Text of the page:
Southwest Oregon Fishing Reports
Bottomfishing is now open to fish at all depths. Fishing for lingcod and rockfish was very good this past weekend. Many anglers caught big lingcod while fishing out past 40 fathoms. The daily bag limit for marine fish is 5 plus 2 lingcod.
The harvest of cabezon along with copper, quillback, and China rockfish are now all closed to boat anglers. Shore anglers will still be able to harvest these rockfish species (but are encouraged to release them) and 1 cabezon a day.
Anglers may also choose to fish the offshore longleader fishery outside of the 40-fathom regulatory line, which is open year-round. The longleader fishery has a daily bag limit of 10 fish made of yellowtail, widow, canary, blue, deacon, redstripe, greenstripe, silvergray, and bocaccio rockfish. No other groundfish are allowed and offshore longleader fishing trips cannot be combined with traditional bottomfish, flatfish or halibut trips.
Both halibut and ocean salmon fishing are now closed.
The Friday and Saturday after Thanksgiving are Free Fishing Days in Oregon – days you don’t need a license or tag to fish, crab or clam anywhere in the state open to fishing/crabbing/clamming. (Remember, all other rules and regulations apply.)
With the recent winter storm, roads may be treacherous and water bodies may be freezing over, especially at higher elevations. Be sure to check on conditions before heading out.
While access permits, Howard Prairie, Fish Lake or Hyatt still remain great fishing opportunities for trout, especially from pontoons or kayaks.
Don’t forget – grout fishing in streams and rivers is now closed until May 22, 2020.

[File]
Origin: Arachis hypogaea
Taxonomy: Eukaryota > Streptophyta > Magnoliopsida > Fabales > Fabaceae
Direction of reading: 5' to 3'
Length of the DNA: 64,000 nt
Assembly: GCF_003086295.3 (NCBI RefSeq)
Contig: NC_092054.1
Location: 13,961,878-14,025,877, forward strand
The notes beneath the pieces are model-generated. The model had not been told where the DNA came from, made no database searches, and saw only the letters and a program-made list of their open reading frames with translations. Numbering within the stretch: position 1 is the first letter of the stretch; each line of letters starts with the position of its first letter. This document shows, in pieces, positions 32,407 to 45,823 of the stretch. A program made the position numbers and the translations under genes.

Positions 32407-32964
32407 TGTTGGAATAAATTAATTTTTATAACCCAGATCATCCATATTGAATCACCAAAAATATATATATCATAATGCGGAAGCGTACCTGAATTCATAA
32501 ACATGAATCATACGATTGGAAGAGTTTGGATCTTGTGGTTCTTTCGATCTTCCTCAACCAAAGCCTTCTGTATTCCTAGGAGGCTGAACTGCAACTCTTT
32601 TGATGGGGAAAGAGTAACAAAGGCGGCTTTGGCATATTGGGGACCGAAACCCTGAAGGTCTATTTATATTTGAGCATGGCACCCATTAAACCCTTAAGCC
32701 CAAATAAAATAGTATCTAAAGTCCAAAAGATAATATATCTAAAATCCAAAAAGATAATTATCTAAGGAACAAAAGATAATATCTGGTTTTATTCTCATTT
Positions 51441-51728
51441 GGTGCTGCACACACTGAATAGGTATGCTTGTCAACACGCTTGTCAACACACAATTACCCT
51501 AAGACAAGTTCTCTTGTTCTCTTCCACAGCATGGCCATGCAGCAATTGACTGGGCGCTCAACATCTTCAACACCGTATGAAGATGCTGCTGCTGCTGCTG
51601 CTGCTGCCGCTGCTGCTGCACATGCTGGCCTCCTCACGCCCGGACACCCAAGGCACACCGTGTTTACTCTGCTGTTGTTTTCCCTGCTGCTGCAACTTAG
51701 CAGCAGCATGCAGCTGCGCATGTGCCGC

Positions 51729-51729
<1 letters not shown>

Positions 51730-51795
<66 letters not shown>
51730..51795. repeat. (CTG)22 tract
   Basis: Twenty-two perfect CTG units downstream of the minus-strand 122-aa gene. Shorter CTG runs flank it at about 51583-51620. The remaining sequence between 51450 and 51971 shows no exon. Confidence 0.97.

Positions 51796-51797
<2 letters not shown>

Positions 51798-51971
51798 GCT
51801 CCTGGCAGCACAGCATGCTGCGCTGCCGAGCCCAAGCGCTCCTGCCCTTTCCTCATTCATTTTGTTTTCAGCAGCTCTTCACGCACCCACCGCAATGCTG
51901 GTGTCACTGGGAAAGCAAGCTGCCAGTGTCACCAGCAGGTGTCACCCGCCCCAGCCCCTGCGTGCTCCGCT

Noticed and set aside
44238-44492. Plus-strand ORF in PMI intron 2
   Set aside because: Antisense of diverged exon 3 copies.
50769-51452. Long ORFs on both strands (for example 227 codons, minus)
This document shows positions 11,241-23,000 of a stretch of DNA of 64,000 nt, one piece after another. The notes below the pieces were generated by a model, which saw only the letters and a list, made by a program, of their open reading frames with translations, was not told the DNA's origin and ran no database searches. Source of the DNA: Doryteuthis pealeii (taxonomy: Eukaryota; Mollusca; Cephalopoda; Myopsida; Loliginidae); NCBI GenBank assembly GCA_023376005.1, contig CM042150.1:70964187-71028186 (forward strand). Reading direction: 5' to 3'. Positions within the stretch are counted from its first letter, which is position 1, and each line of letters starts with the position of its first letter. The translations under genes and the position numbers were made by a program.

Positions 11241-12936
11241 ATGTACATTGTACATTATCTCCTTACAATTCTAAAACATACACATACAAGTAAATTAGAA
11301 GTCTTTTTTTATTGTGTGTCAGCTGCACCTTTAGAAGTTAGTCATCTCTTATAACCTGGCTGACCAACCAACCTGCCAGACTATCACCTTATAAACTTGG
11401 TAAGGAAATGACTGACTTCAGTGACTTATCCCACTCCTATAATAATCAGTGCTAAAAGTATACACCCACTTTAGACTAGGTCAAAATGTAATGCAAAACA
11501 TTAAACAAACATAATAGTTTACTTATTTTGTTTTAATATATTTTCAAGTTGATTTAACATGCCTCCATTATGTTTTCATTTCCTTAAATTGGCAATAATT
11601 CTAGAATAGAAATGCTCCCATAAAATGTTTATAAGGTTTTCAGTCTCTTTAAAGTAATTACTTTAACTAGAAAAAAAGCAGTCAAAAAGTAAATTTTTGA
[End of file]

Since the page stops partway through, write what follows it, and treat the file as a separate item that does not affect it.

On the Chetco River – Temporary fishing regulations will be in place Oct. 1 – Dec. 31 this year for wild Chinook salmon. Adult wild Chinook may be harvested, 1 per day and 5 per year, as part of daily or annual salmon/steelhead bag limit. However, of the 5 no more than 2 adult wild Chinook may be harvested for the period of Oct. 1 – Dec. 3.
A low- water closure of all fishing will be in place upstream of river mile 2.2 beginning Oct. 1 and will be lifted after heavy and consistent rains have allowed fish the chance to distribute throughout the river system.
On the Coos Bay River Basin – Fishing for rockfish inside the bay has been good near the submerged rock piles. Fishing is typically best near slack tide. Boat anglers are no longer able to harvest copper, quillback, or China rockfish for the remainder of the year because we reached our catch limit on these species. A jig with a twister tail can be a great bait for catching rockfish.
Winter steelhead anglers will start hitting the water in the Coos Basin for the first returning steelhead of the year. Steelhead anglers wanting to fish the South Fork Coos River above Dellwood will need a fishing permit from Weyerhaeuser to access this portion of the river.
Hatchery steelhead returns in the Coos Basin will be down this year due to low smolt releases two years ago. Because of disease issues at the hatchery then, we were only able to release less than 40 percent of our production goal.
Winter steelhead anglers will start fishing along the mainstem Coquille River in areas around Argo and the town of Coquille. Most anglers will plunk in these areas with a Spin-n-Glo tipped with eggs or sand shrimp.
Lower Rogue River – As we ease into fall/winter weather, the water temperature will continue to drop, which should encourage some fish to move upriver.